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Diary from Westminster; Michaelmas Sitting

Oliver Briscoe

︎Nandy was in The FT  last weekend and The Times had Rayner, the former Shadow Education Secretary who left school with more children than GCSEs. Starmer had put out his little piece through the Fabian earlier that week. Streeting had a Times write-up the weekend before and Jarvis made clear he would not be mayor again; early Brighton scheming. Ours is on Sunday, Manchester. Johnson has steadied himself in the run-up with a good reshuffle; despite fuel, gas, food, pensions, taxes, benefits and furlough.

This Indian summer rather suited Parliament. It came and went over three weeks, a sitting to ease MPs back; dead winter held back for Conference season.

Walking down to get bread on that first morning, the morning of the sixth, all the school children were dressed to go back, short trousers and gingham, holding their parent’s hand and I too felt those happy schoolboy nerves; we were going back to proper Parliament.  
    Bobbing is back by Speaker’s orders, no more booked questions and speeches by zoom. The lobbies are back along the Commons dining rooms corridor, busy at lunchtime with canapés and pictures; in and out, in and out, drop-by, ‘I care about cancer’ badges and briefing packs handed and quietly put down somewhere and left there. The NFU had booked Jeremy Clarkson in one of the grand rooms of One Great George Street. Thus MPs were pushed and tempted back and with them the twenty somethings who make Westminster run, finding time for emails between lunches and drinks.
    Out Derby Gate on those fair evening, one is drawn like Odysseus past the rocks against the siren’s call; drinking, chatting outside the Red Lion pub in second bloom. Out and on course, headed for the Carlton, I passed Katy Balls chattering away in St James’ Park and, under the cloisters of St James’ Palace, Steve Baker, the Wycombe cowboy, making back with steady step. ‘It’s good to see all the players back to the stage’ as one of the old hands had put it to me.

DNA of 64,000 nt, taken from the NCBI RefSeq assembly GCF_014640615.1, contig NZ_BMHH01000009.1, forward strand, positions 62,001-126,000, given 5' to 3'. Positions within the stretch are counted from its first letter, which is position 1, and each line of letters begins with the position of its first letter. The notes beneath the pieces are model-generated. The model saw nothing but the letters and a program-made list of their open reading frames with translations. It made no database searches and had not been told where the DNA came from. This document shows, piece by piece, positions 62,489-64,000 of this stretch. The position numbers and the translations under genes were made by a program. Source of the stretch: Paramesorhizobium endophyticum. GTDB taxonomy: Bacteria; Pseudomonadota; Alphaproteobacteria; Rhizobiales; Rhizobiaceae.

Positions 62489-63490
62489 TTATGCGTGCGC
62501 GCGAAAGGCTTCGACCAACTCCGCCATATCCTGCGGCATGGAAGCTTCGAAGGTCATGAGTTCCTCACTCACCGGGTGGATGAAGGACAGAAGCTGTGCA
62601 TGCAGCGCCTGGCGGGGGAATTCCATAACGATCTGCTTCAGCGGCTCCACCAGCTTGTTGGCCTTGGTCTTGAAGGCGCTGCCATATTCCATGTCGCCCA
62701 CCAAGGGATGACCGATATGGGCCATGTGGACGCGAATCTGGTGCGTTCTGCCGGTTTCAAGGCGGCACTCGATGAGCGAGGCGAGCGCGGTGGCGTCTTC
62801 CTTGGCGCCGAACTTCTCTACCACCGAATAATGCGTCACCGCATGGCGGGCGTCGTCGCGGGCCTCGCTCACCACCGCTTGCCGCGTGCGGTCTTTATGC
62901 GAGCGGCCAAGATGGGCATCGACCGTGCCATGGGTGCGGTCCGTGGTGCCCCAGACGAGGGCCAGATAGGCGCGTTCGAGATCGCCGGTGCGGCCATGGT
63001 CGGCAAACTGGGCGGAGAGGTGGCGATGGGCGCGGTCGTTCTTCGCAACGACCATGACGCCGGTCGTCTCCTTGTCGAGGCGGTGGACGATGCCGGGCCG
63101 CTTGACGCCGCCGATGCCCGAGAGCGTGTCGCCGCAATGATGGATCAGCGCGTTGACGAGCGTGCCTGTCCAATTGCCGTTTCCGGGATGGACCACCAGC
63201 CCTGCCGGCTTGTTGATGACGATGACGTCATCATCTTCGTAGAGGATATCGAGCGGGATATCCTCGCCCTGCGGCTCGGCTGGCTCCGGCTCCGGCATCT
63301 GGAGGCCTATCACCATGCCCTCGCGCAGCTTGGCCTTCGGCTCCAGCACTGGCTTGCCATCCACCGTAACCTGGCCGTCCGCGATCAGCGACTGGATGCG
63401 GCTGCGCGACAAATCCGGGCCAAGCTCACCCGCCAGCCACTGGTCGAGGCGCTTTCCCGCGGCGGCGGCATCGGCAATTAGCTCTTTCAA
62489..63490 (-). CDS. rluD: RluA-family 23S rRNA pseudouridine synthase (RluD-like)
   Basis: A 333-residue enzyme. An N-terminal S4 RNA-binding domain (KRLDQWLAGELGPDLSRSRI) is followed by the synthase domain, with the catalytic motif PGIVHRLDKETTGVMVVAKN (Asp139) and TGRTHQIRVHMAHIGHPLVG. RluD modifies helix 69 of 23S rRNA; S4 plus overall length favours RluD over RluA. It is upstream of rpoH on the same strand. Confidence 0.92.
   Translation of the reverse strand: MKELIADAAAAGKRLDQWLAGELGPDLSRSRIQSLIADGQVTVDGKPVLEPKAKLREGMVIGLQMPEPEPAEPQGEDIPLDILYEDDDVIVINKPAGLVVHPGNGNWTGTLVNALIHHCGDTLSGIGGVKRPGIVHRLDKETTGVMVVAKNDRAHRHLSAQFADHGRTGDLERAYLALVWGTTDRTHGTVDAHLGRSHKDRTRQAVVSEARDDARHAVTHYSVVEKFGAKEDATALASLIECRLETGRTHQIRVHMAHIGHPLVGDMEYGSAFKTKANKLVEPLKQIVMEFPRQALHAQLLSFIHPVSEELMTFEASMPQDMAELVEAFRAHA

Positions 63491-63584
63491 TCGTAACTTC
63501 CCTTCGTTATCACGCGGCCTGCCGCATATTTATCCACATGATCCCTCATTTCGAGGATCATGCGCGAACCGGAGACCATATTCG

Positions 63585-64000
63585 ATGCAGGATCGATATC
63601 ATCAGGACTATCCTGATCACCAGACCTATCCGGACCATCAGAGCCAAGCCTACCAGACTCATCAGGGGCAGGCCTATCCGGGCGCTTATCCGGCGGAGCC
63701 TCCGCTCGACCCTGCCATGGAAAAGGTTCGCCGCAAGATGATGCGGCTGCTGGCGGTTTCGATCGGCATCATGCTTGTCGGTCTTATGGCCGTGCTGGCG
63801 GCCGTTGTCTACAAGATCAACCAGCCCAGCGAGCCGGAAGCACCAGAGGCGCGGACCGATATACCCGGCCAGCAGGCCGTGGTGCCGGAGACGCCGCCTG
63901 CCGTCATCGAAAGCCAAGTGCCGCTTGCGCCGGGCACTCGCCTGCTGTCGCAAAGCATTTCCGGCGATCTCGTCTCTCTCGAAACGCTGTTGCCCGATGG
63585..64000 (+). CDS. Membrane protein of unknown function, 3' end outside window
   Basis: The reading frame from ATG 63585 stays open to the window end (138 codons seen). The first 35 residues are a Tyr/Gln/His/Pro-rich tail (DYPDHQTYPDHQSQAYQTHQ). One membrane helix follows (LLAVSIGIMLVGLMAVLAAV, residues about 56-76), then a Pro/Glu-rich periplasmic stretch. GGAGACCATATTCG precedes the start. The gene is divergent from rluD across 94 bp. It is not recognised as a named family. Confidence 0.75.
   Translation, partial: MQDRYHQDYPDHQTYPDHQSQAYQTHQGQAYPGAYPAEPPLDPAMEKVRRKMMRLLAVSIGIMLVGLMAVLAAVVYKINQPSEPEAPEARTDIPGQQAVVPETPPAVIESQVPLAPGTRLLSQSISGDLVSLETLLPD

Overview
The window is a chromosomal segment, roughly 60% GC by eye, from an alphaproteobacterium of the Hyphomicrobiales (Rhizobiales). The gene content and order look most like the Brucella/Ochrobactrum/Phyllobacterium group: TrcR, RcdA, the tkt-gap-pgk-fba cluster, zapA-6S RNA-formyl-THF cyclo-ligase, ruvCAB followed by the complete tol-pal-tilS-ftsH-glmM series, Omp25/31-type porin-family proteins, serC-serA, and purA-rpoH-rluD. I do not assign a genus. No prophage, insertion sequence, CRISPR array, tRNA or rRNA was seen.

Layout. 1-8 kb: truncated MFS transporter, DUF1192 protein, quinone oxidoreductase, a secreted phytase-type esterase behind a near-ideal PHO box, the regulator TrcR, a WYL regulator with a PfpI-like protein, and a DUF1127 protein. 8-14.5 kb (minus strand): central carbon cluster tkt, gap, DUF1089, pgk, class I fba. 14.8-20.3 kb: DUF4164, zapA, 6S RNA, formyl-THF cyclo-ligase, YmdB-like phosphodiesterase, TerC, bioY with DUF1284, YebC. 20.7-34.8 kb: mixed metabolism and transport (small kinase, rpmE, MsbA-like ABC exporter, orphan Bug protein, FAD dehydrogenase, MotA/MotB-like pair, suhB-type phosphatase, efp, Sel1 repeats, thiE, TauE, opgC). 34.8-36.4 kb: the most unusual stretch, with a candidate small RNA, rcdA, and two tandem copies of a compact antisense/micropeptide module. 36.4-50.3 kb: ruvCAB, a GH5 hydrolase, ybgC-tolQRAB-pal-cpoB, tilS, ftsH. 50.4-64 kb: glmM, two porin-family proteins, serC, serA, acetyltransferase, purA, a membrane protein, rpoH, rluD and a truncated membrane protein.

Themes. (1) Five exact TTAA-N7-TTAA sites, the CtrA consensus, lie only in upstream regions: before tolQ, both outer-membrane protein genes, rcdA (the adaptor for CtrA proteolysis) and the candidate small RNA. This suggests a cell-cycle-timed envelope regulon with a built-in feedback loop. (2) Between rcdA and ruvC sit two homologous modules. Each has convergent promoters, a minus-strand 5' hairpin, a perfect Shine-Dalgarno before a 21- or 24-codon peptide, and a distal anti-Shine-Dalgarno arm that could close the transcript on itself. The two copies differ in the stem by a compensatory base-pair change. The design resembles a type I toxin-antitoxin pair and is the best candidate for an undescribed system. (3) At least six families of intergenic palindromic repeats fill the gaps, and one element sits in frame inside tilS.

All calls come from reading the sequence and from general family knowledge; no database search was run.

By week two, we had a cold snap and a bit of rain and embittered it felt like winter had set for good. The Westminster beggars were wrapped in blankets, covered up, under the Portcullis arcade; eyes wide awake as if shocked by the anger of the rain. The Big Issue man was waiting for me at the top of the stairs; no good trade through the subway part closed for repairs.
‘Good morning sir’ as I met him eye to eye.
‘Good morning’ I mumbled back, having just noticed him as I came by.  
  Settled by then, Westminster was playing out inside. The Government had dug in to get things through. The chamber was full and nothing much seemed to happen beyond the palace gates. Only cutting from the cloisters across courtyards did the grey and the rain come to mind.  
    Lunching over the Thames, from that other side, one heard the vague hum of protest not too far off; an hour’s fresh air before making back to the carpeted corridors and banker’s lamps; back to one’s desk set back from the street, where we in-and-out-tray papers and handle the public.  
    Nothing one works at there is really the work, politics has no true aim; politics is, a tautological state of action, humans behaving around each other. Yes, there is change, power, principle, difference but they all come and go, only the arguing, the acting out, politics runs through it all. 
    A false fire alarm forced me out onto Richmond Terrace and its neat whorled cobbles. Staring back, I was pleased to find a handsome Georgian terrace and learn Stanley had once lived two doors down. We are not allowed to come and go that way, just a gate from the people on Whitehall, behind the banners, tannoys and protest songs that blare at Downing Street all day long.

The House rose last Thursday, by then few were still about. The summer recess silence came back to the Palace, up the stairs, along the corridors, down the halls; doorkeepers and officers about like gargoyles or players in the painted friezes and the rest of us walking past without a whisper, with some purpose elsewhere︎



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